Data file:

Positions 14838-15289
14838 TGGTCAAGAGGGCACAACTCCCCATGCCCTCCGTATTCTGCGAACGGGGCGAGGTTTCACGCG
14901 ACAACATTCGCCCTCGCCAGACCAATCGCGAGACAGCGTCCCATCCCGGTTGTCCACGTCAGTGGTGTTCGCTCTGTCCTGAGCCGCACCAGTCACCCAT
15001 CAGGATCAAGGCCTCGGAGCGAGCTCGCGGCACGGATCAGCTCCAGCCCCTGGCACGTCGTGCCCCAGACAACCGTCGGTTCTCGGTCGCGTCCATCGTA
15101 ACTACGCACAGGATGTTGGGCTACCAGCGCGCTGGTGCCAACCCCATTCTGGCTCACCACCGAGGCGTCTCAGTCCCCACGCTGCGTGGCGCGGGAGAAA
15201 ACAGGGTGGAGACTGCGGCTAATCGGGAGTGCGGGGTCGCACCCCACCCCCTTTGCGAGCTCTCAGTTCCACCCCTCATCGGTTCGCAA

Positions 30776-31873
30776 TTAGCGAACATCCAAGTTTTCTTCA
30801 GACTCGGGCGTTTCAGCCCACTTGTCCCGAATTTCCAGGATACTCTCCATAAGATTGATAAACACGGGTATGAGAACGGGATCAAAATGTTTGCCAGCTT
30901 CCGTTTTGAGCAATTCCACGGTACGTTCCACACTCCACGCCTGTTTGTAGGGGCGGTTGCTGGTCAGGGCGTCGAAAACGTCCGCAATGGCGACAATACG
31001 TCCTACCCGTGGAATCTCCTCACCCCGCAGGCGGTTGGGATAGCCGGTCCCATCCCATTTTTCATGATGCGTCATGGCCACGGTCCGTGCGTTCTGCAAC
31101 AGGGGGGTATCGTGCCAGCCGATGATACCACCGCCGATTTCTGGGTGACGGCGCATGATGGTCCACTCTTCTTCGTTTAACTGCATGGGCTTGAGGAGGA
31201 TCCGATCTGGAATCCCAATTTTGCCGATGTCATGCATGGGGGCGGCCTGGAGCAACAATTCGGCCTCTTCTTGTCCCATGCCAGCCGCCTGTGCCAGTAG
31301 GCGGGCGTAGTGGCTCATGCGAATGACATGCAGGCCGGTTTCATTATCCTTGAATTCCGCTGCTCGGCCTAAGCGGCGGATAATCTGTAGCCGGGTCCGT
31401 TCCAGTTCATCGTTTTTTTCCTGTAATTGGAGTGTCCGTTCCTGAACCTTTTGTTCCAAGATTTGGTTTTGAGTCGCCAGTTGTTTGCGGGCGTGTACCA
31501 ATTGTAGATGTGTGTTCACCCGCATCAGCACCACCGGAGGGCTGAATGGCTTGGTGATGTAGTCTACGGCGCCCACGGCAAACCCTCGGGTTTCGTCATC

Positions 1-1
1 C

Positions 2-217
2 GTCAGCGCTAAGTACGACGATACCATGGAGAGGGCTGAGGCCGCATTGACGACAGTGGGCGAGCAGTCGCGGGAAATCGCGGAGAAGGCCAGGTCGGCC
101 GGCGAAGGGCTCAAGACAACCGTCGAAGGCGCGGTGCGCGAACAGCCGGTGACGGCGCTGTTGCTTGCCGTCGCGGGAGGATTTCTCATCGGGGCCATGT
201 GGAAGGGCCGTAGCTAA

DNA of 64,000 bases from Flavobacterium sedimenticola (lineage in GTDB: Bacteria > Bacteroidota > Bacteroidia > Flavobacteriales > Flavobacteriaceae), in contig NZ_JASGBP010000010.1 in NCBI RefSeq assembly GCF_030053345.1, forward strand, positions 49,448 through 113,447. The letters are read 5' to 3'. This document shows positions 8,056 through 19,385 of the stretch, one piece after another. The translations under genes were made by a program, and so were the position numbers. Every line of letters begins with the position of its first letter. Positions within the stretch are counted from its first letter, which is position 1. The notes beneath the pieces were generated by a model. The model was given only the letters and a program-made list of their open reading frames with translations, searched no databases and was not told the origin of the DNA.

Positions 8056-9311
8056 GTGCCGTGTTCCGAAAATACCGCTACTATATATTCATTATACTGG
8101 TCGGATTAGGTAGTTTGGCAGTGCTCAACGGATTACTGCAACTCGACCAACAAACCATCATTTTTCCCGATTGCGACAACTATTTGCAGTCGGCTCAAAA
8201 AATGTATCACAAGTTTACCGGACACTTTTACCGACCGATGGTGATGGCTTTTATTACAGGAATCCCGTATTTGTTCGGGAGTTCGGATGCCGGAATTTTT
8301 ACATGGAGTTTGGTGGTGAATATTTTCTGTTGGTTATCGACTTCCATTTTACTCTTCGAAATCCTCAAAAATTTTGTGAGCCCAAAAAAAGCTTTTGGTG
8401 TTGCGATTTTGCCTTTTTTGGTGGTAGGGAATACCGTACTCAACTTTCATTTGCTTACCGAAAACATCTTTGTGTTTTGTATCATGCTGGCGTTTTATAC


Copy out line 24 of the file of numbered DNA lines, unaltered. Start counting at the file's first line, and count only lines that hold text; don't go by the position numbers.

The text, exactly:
Positions 8056-9311